Two basic and probably the most popular AWS services are EC2 and S3. In a nutshell: with EC2 you can set up your project and show it to the world, while S3 is used to store the data of any kind. However, in this article I would like to look at other more or less popular AWS tools that we normally use here, at Codest.
Cloudfront also offers a number of statistics. For example - pages, that have been requested the most, devices, the request for resource have been made with, http statuses, etc.
Of course, this tool is quite expensive, but the more requests to the cloudfront are going to be made, the less you pay for service. Therefore, you should consider this solution in case you want to place the resource on the websites with really big or even huge traffic.
To put it in simple terms, it’s a service that allows to execute of a large number of jobs directly on the AWS. All you have to prepare is an execution script and a docker image, whilst AWS Batch will do the rest. Batch will dynamically create instances on EC2, allocate a suitable place for jobs and launch them at the same time. You do not have to worry that your EC2 instance will be run out of space or memory, or that you have to constantly think about when and how the job can be started. For communication between the script in the docker image and your service you can just create the API and here you go. If you want to use Batch you should also prepare your docker repository in Amazon Elastic Container Registry (ECR) service.
Another service, which gets the benefits from docker containers, is also worth mentioning. It is called Elastic Container Service (ECS). Its main difference comparing to Batch is that you have to set up and scale EC2 instance by yourself whereas Batch does all the job for you. Batch costs depend on which EC2 instances are allowed to use, as, in this case, you only pay for running instances.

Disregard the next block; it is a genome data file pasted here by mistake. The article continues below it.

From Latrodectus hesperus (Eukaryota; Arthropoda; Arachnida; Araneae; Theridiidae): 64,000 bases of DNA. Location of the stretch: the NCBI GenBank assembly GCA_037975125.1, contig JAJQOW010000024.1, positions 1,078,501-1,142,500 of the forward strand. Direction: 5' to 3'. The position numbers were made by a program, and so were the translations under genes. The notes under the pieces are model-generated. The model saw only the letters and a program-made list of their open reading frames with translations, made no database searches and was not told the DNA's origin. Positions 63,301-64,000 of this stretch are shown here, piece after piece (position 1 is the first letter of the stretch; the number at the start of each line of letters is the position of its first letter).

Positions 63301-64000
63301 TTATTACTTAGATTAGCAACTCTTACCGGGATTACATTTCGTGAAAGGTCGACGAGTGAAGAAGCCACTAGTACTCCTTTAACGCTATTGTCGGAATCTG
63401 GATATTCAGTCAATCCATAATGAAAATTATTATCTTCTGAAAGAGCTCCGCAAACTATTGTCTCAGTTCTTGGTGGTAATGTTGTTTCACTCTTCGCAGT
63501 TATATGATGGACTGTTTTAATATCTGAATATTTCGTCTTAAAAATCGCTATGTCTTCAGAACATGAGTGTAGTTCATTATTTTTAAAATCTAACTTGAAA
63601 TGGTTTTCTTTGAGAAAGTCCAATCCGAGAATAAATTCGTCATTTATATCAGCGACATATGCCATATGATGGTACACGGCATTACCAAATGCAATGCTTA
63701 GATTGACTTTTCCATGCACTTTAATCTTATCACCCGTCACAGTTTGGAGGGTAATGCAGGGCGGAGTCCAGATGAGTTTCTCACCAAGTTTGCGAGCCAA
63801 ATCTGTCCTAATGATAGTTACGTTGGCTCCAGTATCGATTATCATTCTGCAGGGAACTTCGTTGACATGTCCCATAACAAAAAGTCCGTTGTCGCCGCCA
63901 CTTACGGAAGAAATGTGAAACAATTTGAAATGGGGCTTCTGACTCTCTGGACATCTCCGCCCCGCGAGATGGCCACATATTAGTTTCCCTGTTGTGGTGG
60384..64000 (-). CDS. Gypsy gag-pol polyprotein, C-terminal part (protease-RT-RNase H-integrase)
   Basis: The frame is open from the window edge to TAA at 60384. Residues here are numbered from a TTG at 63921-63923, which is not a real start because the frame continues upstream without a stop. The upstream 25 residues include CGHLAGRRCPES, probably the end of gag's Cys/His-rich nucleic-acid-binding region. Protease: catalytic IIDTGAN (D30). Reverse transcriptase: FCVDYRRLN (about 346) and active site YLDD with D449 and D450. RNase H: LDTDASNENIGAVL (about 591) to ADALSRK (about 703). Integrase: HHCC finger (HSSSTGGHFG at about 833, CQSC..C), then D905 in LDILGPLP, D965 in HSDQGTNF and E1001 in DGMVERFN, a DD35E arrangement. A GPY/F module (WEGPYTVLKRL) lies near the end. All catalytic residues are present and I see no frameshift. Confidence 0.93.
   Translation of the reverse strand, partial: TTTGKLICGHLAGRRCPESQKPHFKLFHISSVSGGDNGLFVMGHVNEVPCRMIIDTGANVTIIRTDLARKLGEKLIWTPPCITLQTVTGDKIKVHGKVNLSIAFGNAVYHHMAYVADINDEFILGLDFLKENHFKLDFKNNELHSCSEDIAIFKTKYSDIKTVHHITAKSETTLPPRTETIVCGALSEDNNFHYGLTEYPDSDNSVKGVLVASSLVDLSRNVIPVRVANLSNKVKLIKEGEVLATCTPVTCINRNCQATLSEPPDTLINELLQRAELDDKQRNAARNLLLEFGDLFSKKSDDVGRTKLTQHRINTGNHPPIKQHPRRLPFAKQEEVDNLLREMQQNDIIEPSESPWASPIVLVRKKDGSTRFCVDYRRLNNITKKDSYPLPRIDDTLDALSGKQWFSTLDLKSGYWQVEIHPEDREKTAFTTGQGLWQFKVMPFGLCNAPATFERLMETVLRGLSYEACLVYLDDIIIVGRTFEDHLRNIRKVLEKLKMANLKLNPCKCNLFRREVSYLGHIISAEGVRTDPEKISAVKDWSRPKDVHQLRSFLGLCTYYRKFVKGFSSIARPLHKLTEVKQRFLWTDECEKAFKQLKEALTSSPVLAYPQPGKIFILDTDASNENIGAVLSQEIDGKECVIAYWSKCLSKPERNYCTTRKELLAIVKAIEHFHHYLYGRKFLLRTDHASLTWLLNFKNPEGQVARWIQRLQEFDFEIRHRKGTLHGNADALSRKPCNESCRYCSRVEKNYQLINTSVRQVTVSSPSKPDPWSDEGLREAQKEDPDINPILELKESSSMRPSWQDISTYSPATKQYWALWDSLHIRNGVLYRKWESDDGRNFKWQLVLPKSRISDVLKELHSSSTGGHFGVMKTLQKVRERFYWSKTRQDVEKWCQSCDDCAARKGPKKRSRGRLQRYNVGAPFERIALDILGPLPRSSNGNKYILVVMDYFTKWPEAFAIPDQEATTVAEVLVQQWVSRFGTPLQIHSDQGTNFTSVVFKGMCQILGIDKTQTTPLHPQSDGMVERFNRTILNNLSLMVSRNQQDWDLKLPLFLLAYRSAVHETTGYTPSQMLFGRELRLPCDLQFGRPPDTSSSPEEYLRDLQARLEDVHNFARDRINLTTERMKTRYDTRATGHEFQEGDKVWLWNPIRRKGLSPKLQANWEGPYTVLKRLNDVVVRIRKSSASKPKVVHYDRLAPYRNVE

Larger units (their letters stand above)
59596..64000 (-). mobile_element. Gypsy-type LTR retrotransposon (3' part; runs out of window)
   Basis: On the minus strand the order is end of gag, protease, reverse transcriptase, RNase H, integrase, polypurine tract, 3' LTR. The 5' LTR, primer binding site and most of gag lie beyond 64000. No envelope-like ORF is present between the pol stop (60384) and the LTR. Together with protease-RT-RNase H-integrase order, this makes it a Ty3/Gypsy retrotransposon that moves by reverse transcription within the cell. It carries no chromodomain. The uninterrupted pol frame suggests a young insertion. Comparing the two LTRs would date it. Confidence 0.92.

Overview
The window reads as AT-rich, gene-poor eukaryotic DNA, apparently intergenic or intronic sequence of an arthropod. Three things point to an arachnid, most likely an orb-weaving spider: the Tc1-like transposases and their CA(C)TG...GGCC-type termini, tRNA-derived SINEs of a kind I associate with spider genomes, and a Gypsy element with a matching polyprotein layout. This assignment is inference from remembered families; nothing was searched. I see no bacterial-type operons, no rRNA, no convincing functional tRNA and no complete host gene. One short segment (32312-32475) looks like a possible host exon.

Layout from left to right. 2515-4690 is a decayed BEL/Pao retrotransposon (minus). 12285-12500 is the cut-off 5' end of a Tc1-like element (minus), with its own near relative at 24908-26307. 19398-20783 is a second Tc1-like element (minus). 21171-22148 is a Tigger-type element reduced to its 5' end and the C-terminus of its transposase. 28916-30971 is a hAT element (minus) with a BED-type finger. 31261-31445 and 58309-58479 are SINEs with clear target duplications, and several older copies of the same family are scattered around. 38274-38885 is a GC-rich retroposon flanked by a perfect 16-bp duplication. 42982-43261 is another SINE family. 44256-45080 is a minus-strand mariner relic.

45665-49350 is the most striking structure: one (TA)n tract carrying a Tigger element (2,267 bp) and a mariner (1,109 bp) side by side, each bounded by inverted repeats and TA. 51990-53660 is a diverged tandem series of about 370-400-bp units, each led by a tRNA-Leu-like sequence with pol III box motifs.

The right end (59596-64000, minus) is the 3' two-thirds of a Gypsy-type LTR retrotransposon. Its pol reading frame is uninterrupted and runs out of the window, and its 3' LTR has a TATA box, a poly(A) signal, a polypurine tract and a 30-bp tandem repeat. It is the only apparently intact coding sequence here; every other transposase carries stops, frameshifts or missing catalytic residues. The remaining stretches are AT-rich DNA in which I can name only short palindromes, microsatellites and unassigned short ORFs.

AWS Batch does the work by launching docker images, while the next service - AWS Lambda - allows you to run the script directly. You do not need to set up any server, the code is run virtually, and what's even better, you can also return some value in the way you like.
When can it be used? Let's say that you want to make some calculations on our website based on parameters from the browser, and maybe, in addition, these calculations require some extra queries to other places on the web. In this case, all you need to do is to create an endpoint in Lambda, add your script and use this endpoint on the website. It’s really easy.
The Lambda costs are counted only when the script is running, when the endpoint is not used, you pay nothing.
Simple Notification Service, as the name suggests, is a tool specially developed to send notifications. It can be easily used for communication between various AWS services. For example, you have a group of micro-services and you want one of them to lead the others - start some of them or run some actions. In this particular case, you can send notification from the main service and handle receiving messages in another micro-services you prefer. By the way, it is also worth mentioning the Amazon Simple Queue Service (SQS), which can create a very interesting connection together with SNS.
In case of SNS (as well as SQS), payment is provided only for executed requests: sending messages to SNS, sending messages from SNS to other services and other additional requests from the SNS API pool.
Amazon Relational Database Service is just an external database. With this service AWS allows an easy setup, usage and scaling of a relational database. For example, if you expect that your database will have quite a considerable size and will be growing more and more every day, and you plan to regularly perform more or less complex operations using it, e.g processing and copying data to another database, this solution is worth considering. Available database engines include PostgreSQL, MySQL and MariaDB.
It is easy to guess that RDS costs are related to the database size and its usage, so it’s hard to say whether it is going to be very expensive or not.
AWS is constantly changing, whether it is improving existing services or creating something new. It is not only preferable to keep yourself up to date with their technological innovations, but also get to know the already existing stuff.